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Green Building News

Approaching Hurricane Raises Environmental Fears

Prolonged rain and flooding could unleash toxins from coal ash piles in the Southeast

Coal ash piles could be threatened by heavy rains and flooding. This pile is on the Ohio River in western Kentucky. (Photo: Brett Ciccotelli / CC BY-NC / Flickr)

The massive hurricane expected to reach the Eastern Seaboard on Friday will bring with it heavy rainfall, which environmental advocates fear could lead to toxic washouts of coal ash repositories in parts of the Southeast.

Hurricane Florence has been downgraded to a Category 2 storm, but forecasters said that parts of the North Carolina coast where the storm is expected to come ashore could see rainfall of more than 30 inches. If the storm slows to a crawl, as some forecasts predict, rainfall will not only be torrential but prolonged.

Inside Climate News reported that Hurricane Matthew, a Category 1 storm, caused a breach in a cooling pond and a leak of coal ash at a power plant on the Neuse River in North Carolina when it struck two years ago. Flooding from Hurricane Florence could be much worse.

Sam Perkins of the Catawba Riverkeeper Foundation, an organization that monitors waterways in North Carolina, said that some coal ash piles are 100 feet high.

“Unless you have been on a river or lake and seen these up close, it’s tough to realize how high these piles are,” he said.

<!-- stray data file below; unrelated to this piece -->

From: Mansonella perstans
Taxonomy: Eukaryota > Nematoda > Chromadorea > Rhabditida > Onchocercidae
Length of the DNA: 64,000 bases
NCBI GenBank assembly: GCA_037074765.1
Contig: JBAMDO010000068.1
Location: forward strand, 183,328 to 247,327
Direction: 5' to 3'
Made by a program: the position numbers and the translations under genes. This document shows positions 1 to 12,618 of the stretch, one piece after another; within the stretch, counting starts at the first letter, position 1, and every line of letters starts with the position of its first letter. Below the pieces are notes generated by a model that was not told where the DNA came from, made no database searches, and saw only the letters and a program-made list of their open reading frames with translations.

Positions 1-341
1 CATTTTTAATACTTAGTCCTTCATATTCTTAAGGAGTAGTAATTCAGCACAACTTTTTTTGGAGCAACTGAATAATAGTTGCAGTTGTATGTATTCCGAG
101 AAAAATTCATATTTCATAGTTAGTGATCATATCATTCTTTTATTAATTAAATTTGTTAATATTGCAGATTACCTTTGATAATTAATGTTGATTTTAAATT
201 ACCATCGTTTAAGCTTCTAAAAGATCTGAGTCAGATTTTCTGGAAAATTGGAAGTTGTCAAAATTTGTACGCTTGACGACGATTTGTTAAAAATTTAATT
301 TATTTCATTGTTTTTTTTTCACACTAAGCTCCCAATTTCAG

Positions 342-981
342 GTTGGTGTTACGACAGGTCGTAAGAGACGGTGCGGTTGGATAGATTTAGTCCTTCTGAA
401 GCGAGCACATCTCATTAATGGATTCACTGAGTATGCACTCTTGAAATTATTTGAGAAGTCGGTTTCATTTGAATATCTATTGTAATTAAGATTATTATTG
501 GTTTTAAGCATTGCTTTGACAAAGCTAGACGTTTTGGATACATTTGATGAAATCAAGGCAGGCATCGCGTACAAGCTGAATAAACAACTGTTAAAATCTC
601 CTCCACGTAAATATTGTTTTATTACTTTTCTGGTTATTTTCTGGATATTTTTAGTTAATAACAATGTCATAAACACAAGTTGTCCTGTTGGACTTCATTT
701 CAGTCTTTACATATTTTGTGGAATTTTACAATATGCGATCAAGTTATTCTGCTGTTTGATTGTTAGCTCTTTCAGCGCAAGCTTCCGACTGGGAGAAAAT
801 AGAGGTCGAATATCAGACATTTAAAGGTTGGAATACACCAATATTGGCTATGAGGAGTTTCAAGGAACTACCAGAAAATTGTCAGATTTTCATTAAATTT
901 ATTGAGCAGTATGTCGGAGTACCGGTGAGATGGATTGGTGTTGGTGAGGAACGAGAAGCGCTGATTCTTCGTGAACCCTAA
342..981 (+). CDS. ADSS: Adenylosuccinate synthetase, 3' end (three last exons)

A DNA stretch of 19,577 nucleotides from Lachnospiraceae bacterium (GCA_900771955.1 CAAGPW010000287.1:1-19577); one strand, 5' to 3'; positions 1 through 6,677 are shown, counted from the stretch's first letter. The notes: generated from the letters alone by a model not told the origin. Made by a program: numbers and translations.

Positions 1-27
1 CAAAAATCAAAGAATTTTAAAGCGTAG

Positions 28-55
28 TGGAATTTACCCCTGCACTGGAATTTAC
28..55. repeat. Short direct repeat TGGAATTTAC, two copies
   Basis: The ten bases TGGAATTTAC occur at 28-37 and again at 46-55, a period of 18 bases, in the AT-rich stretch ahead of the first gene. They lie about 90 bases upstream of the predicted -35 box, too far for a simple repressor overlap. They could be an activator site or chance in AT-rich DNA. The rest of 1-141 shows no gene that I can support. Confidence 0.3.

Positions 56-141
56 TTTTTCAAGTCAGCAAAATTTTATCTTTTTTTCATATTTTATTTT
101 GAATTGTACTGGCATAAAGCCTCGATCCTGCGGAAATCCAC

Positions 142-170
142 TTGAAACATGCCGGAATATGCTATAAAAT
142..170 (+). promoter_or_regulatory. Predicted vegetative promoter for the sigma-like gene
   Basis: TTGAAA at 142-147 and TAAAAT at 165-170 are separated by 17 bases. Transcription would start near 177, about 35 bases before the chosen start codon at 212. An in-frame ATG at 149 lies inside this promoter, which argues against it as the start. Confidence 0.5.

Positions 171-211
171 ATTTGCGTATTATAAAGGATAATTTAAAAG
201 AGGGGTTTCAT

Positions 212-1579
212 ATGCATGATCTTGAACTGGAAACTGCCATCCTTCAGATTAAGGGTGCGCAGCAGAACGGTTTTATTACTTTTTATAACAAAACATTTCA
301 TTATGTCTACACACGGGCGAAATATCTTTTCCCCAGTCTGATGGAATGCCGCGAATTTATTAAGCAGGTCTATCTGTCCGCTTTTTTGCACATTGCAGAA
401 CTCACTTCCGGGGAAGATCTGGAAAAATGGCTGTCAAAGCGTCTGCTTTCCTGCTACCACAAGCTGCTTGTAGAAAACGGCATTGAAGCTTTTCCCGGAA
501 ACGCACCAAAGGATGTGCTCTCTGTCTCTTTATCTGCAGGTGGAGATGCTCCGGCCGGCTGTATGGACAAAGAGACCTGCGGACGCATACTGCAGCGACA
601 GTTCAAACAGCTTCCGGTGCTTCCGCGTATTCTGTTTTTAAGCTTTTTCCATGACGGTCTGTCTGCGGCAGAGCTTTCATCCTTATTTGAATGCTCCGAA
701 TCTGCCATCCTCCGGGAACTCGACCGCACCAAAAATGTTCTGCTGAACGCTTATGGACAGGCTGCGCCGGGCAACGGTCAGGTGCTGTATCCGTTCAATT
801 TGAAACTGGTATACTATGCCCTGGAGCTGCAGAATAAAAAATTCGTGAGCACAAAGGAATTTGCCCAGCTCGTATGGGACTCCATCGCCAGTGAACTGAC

There are 71 surface impoundments for coal ash at power plants in Georgia, South Carolina, North Carolina, Virginia, and Maryland, according to Earthjustice. In addition, there are 29 ash dumps in those states. According to Inside Climate News, the ash contains arsenic and heavy metals that could contaminate rivers and, potentially, public drinking water supplies.

Utilities in North Carolina and Virginia have been slower to clean up ash piles than other states, according to Frank S. Holleman III of the Southern Environmental Law Center. Of particular concern, he said, is a site on the Cape Fear River near Moncure, North Carolina, where cracks in its dams have shown up in the past. That’s just northwest of Florence’s expected landfall in Wilmington.

“If Duke Energy and Dominion would simply remove its coal ash from all its unlined waterfront pits and move its ash to safe, dry, lined storage away from waterways or recycle it for concrete, then there would be nothing to fear from coal ash when a hurricane makes landfall in North Carolina or Virginia,” Holleman told Inside Climate News.

Duke Energy said it has extra staff and equipment ready to respond to any problems.

Impact on solar farms another concern

The Carolinas also are the nation’s second biggest solar region, Bloomberg said, and companies were taking steps to protect photovoltaic installations from high winds. Sunpower, for example, said it was changing the angle of solar trackers in the path of the storm, a precaution that has helped in the past.

“If the panels were vertical to the ground, it would be like a sail to the wind,” SunPower Corp. CEO Tom Werner told Bloomberg. “That would be the worst case.”

Most newer solar installations are designed to withstand winds of up to 160 miles per hour, Bloomberg said, but the region has not been threatened by such a powerful storm since the solar boom started there in 2014. North Carolina now has 4.4 gigawatts of installed solar arrays, according to the Solar Energy Industry Association, making it second only to California.

More than 504,000 homes in the state are powered by solar energy, with the total number of installations greater than 7,500. Rooftop systems also are built to handle hurricane-force winds. “As long as the roof stays on, so do the solar panels,” Sunrun spokeswoman Georgia Dempsey told Bloomberg.

With a downgrade to Category 2, Hurricane Florence is posing less of a wind threat than earlier in the week.

 

 

 

 

 

 

 

 

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